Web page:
The Truth Needle | Today, The Seattle Times launches a new feature to help voters discern fact from fiction between now and the November election. The Truth Needle will examine the claims of candidates and campaigns in the top races and decide whether they are true or false.
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The Truth Needle | False: Dino Rossi's claim on Patty Murray's spending
U.S. Senate candidate Dino Rossi has claimed that Sen. Patty Murray has voted for every spending bill in Congress since 2004. But based on his campaign's own definition of a spending bill, that charge is false.
The claim: Republican U.S. Senate candidate Dino Rossi and his campaign have claimed in speeches, interviews and on his website that Sen. Patty Murray has voted for every spending bill in Congress since 2004.
What we found: The accusation is clearly intended to tar Murray as a profligate Democrat who's blithely running up the national debt.
Indeed, Rossi's campaign has tallied up a hefty tab: Murray voted for $700 billion for a bailout of financial firms and automakers, $787 billion for the economic-stimulus plan, $938 billion for the health-care overhaul, $34 billion to extend long-term unemployment benefits, $59 billion in supplemental funding for wars in Afghanistan and Iraq — and on and on.
Yet by the Rossi campaign's own loose definition of a "spending bill," his charge against Murray isn't true.
For instance, Rossi spokeswoman Jennifer Morris includes in her list of spending bills Murray's vote for the $3.5 trillion fiscal 2010 federal budget, which Morris said would triple the national debt in 10 years. That budget resolution passed both chambers of Congress without a single Republican vote.
But budget resolutions are largely partisan documents. Murray voted against four consecutive budgets starting in fiscal 2004, when Republicans controlled the House, the Senate and the White House. Murray complained that those budgets cut taxes to the wealthy and were fiscally irresponsible.
What's more, the 2010 budget Murray backed would cut the federal deficit by 60 percent, or $824 billion, by 2014 from what it otherwise would have been, according to the nonpartisan Center on Budget and Policy Priorities in Washington, D.C.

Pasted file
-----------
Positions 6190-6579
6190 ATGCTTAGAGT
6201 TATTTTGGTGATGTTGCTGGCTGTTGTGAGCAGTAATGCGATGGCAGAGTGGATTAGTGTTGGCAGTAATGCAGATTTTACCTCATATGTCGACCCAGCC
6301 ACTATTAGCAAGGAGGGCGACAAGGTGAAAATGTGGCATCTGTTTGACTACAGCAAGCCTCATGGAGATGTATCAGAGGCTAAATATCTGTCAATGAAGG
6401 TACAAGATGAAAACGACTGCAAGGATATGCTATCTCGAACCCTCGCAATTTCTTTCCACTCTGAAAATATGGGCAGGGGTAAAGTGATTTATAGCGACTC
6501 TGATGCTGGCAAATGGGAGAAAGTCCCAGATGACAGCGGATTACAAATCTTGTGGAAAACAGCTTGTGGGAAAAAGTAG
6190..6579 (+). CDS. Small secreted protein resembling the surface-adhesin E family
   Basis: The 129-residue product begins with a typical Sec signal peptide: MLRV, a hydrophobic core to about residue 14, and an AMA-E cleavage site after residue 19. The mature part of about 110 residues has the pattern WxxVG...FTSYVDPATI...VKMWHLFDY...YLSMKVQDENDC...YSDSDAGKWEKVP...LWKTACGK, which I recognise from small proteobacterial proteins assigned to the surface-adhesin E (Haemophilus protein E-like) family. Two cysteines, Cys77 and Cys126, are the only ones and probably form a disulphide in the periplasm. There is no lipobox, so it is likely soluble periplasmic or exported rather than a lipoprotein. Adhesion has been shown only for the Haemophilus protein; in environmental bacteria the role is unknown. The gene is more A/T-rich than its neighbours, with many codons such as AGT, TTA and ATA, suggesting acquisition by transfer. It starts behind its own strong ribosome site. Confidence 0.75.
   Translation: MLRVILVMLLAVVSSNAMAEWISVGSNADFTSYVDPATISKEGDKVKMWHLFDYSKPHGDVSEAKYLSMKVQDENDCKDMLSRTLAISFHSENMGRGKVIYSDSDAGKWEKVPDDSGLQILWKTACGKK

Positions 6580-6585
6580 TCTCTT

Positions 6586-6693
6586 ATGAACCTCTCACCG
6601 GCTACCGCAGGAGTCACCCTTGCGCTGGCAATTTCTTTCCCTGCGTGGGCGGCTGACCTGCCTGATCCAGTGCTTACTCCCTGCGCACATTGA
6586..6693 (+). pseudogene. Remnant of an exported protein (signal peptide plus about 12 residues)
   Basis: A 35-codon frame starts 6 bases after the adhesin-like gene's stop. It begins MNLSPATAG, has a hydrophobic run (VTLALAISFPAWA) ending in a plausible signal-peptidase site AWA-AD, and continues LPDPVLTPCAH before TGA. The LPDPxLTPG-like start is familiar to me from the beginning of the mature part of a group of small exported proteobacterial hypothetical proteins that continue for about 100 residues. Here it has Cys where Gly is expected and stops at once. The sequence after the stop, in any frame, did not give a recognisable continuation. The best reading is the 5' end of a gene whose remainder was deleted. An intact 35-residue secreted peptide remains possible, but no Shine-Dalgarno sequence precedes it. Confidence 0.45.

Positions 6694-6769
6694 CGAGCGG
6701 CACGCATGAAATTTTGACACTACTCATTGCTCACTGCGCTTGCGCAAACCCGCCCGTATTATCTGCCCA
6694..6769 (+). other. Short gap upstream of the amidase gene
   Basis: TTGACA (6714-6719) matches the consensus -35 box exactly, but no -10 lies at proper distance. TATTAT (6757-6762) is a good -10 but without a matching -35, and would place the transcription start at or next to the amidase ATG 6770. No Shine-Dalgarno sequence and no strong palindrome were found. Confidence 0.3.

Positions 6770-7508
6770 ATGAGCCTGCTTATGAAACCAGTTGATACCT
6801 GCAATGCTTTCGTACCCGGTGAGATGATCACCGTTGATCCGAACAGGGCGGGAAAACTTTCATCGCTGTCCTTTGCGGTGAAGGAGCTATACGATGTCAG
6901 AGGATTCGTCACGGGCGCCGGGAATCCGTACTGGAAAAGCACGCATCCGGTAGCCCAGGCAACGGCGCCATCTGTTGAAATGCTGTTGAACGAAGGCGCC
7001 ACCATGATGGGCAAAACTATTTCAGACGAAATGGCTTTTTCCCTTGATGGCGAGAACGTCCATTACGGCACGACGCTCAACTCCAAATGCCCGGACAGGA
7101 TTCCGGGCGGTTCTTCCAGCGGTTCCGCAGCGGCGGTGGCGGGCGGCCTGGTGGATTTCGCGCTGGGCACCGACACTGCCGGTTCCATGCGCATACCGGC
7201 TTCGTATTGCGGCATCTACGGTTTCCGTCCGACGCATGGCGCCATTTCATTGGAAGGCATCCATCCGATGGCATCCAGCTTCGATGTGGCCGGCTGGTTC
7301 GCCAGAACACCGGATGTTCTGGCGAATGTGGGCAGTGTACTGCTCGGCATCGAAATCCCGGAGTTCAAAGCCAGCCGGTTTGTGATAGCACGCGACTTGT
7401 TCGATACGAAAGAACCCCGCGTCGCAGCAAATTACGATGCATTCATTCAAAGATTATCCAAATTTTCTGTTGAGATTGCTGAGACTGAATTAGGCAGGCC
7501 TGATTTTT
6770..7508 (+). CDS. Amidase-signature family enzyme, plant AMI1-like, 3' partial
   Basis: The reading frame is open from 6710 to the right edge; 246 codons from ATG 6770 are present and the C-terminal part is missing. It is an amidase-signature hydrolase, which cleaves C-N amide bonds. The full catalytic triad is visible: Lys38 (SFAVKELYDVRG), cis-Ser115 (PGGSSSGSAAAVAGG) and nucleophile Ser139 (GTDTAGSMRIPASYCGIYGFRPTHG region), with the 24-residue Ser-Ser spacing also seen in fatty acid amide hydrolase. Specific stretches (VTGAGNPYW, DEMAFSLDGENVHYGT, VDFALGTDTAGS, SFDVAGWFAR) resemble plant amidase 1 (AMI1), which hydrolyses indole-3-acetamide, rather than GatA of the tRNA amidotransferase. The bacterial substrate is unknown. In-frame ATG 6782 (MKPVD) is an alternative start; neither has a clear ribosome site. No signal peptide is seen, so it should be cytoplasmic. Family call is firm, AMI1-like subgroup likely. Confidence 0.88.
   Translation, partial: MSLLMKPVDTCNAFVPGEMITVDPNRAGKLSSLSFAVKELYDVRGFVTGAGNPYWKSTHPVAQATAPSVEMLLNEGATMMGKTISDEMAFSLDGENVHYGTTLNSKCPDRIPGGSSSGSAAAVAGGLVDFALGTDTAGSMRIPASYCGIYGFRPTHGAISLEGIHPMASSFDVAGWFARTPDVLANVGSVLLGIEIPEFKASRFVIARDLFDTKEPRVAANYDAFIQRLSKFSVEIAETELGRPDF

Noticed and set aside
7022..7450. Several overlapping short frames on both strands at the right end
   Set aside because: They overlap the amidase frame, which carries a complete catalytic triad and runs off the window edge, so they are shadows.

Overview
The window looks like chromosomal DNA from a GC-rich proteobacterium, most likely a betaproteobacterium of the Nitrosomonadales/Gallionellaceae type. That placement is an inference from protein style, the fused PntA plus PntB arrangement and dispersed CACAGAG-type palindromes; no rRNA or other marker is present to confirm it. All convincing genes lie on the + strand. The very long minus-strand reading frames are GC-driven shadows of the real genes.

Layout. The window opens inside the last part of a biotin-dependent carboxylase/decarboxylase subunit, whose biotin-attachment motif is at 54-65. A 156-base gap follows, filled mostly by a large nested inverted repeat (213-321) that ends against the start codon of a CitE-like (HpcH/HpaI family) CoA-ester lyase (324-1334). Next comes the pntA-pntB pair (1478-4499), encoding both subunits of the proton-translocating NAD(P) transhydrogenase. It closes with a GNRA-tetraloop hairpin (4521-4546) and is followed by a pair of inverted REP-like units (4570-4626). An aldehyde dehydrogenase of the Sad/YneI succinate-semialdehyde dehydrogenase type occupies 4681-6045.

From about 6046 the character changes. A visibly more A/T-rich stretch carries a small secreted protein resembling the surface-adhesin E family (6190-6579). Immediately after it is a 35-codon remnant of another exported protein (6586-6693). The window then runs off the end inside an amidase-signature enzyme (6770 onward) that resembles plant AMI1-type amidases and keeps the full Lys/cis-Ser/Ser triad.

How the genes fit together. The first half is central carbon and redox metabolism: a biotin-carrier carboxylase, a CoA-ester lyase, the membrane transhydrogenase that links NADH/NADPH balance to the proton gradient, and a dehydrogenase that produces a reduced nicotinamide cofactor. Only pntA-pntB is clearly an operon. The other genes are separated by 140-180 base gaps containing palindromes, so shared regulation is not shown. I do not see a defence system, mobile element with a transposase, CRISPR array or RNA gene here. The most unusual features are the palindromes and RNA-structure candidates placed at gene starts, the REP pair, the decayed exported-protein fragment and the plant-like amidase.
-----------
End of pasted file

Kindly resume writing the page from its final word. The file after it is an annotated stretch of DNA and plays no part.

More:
To be sure, Murray is a believer in the good of public spending.
Yet what takes much of the punch out of Rossi's criticism is that when it comes to the 12 annual spending, or appropriations, bills that fund the federal government, Murray is hardly alone in voting yea. Many appropriations bills pass by solid bipartisan majorities.
Even massive emergency-spending proposals sometimes get GOP backing.
That Wall Street bailout that paved the way for the federal government's partial ownership stakes in Goldman Sachs, General Motors and other troubled companies? It was proposed under President Bush and backed by 39 Democrats and 34 Republicans in the Senate — including Senate Minority Leader Mitch McConnell and Sen. John McCain of Arizona.
Without context and details, yes or no votes on spending bills are "almost meaningless as an indicator" of a lawmaker's record, argues Thomas Mann, a congressional expert at the Brookings Institution, a public-policy think tank in Washington, D.C.
Mann noted that the current federal budget deficit was made worse by Bush's decision in 2003 to push for prescription-drug coverage for seniors — the biggest expansion of Medicare since its inception and not paid for. Murray voted against it.
What matters most, Mann said, is less a vote itself than its intent and effect.
Our verdict: Rossi's claim on its face is false. And as a yardstick for the discerning voter, it's unenlightening.
Seattle Times staff reporter Kyung Song: 202-662-7455 or firstname.lastname@example.org
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